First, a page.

CPTED for Parking Lots and Garages

Sound practices for security


Landscaping and Access Points
Landscaping decisions can impact access to the site and building. Low shrubs using CPTED criteria are important to deflect persons from the edge of the building. Trees and bushes should be properly maintained so as to provide a proper field of vision. Open parking areas will often have landscaping that can provide hiding places and block visibility. Landscaping under CPTED criteria should be intermittent in size and texture.

If the parking lots or garages have persons collecting tickets or monies, there is a need for careful placement of the parking attendant. The goal is for a well-defined vehicular entrance as well as providing good lines of sight. Vehicular access points and toll takers can be a very effective security measure. They advertise to potential criminals or terrorists that they probably will be observed by some form of guardian or other patrons, and/or recorded.
One of the greatest security challenges with parking lots and garages is the number of entrances and exits. The traffic engineers will often encourage multiple access points to increase the circulation patterns and time of entry or leaving. However, from a security and control perspective, the more entrances there are, the less ability to enforce a level of security on the grounds. The CPTED perspective and recommended method is to have one means of entry and exit for vehicles. If the volume of traffic is so great as to demand or require more, then at each subsequent access point place an attendant booth, access gate arms, roll down shutters for after hours closure and ground floor protection, along with CCTV and good lighting.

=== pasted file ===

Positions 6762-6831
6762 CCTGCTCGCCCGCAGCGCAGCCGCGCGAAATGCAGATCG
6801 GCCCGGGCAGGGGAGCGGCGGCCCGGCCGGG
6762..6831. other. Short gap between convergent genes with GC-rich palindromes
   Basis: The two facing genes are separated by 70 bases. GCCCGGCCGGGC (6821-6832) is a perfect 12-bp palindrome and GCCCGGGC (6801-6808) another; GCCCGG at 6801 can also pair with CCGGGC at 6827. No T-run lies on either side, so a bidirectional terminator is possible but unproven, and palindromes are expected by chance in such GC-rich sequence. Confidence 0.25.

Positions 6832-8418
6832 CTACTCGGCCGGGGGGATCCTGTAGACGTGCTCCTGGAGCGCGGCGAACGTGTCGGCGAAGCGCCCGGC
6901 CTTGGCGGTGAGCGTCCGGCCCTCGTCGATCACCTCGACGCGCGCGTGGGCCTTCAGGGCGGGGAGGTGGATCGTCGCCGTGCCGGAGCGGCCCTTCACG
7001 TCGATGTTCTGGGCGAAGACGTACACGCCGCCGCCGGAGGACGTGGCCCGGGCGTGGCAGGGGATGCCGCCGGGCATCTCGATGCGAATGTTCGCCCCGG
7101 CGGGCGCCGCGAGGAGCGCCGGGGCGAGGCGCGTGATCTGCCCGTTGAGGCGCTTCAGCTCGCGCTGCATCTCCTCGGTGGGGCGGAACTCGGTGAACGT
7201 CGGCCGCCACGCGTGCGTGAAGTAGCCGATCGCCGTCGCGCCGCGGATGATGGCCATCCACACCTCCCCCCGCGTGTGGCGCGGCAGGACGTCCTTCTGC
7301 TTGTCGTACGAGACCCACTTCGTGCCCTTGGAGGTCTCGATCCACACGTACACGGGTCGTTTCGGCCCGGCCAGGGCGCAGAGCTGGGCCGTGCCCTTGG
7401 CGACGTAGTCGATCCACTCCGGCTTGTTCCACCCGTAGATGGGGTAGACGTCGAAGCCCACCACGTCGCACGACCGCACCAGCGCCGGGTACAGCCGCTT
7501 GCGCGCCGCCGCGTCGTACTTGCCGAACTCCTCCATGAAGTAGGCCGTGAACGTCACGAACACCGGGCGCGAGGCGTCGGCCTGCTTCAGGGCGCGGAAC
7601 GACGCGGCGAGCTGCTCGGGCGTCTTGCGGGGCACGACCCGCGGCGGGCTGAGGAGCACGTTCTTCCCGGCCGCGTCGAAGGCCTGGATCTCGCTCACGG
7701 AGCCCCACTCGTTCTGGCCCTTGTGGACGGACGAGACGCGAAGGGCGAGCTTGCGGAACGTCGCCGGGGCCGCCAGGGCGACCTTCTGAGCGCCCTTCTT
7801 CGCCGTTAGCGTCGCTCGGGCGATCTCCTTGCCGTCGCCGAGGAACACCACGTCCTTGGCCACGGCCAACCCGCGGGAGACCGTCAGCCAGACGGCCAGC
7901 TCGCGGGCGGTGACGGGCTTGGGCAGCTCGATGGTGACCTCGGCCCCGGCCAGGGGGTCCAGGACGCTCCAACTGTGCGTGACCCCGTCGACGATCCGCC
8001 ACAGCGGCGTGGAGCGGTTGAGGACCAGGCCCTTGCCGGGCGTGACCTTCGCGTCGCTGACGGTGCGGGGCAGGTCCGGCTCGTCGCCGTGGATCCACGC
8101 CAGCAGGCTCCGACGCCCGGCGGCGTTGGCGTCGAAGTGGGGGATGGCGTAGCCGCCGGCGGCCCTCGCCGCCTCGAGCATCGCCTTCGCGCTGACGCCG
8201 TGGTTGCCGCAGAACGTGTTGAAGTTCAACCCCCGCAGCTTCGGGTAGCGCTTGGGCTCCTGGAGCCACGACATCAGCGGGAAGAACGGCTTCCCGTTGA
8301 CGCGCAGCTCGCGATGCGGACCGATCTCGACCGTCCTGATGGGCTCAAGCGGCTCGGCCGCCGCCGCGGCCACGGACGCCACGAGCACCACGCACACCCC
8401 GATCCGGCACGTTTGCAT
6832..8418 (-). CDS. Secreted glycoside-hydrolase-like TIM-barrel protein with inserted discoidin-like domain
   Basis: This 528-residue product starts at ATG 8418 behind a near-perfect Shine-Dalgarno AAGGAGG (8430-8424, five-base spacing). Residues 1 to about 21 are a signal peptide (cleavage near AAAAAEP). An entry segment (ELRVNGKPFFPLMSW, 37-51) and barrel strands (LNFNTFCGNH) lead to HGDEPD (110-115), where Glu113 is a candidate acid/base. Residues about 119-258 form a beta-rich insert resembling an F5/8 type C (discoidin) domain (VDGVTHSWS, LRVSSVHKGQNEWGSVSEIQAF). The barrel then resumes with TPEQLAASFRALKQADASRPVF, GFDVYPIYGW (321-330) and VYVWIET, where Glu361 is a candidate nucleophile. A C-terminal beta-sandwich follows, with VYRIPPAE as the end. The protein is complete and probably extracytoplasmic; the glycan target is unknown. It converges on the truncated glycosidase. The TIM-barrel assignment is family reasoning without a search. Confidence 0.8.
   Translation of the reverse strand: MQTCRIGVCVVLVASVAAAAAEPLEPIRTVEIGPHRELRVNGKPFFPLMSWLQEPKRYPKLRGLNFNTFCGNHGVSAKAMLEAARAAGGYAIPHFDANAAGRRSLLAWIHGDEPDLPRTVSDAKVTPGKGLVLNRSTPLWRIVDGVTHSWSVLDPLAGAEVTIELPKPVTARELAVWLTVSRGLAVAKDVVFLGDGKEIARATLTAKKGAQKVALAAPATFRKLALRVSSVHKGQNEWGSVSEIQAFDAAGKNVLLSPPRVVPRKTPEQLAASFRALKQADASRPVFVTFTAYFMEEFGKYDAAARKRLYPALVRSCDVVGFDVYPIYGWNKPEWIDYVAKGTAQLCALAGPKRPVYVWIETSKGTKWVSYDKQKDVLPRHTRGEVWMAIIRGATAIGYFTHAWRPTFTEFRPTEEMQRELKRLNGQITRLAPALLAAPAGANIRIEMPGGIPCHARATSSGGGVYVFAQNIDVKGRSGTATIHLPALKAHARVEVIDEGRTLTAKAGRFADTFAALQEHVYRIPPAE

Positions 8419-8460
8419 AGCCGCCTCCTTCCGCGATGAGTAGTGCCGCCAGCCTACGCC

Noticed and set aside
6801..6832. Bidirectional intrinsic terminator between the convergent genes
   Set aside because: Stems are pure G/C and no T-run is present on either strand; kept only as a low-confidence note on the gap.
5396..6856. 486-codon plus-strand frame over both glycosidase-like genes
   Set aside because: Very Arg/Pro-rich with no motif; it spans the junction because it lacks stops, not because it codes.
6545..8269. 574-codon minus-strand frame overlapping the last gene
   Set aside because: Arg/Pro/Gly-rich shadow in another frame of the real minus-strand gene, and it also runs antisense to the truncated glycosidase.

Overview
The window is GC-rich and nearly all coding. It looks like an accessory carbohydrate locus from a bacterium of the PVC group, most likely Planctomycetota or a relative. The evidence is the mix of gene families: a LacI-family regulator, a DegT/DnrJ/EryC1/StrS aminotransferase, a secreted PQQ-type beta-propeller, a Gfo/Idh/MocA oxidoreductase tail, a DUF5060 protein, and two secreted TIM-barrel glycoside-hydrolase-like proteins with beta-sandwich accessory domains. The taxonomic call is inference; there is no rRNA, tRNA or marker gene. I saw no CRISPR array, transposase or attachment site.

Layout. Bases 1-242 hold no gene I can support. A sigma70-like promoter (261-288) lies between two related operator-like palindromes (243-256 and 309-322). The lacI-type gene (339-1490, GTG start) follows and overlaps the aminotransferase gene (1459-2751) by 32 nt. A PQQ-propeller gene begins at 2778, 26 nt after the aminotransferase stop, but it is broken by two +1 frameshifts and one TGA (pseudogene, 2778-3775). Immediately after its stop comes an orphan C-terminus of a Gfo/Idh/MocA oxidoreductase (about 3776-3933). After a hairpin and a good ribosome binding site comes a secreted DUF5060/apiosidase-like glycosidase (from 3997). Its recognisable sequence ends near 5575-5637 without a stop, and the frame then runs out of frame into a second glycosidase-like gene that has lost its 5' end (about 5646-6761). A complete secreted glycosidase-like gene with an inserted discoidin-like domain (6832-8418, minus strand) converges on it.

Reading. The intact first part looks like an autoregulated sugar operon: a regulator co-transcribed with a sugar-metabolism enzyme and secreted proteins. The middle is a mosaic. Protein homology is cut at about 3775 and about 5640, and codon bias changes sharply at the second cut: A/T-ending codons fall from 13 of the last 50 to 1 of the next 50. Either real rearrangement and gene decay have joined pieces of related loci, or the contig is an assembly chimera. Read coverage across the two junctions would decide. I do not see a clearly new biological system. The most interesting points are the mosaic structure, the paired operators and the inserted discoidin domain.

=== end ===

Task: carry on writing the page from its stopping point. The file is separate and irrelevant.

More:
CCTV and Surveillance
The cashier booths are a high-risk target for robbery, especially with the use of vehicles for an easy escape. If a parking attendant were going to be collecting cash, the built-in feature of a drop safe would reduce the availability to the cash. Signage must be clearly stated that cash is drop safe deposited and that the cashier does not have access to it. The cashier should also have duress or silent alarms to notify security or police of a robbery. If there is CCTV coverage of the garage, a camera should be focused on the attendant booth. The camera coverage should be recorded so that law enforcement can respond to accurate information. Cashier booths should be designed to allow 360 degree visibility. Drop-down gates and barrier arms can be designed to allow for the orderly entry and exit by the attendant booth and deter piggybacking behind another car.

Cash collection in parking structures is an important security design consideration. Cash can be handled manually at kiosks or automatic systems. The cashier, however, can provide an important link in providing surveillance during operation hours. Automatic systems should be located where they are visible to other employees in order to reduce the opportunity for vandalism or burglary.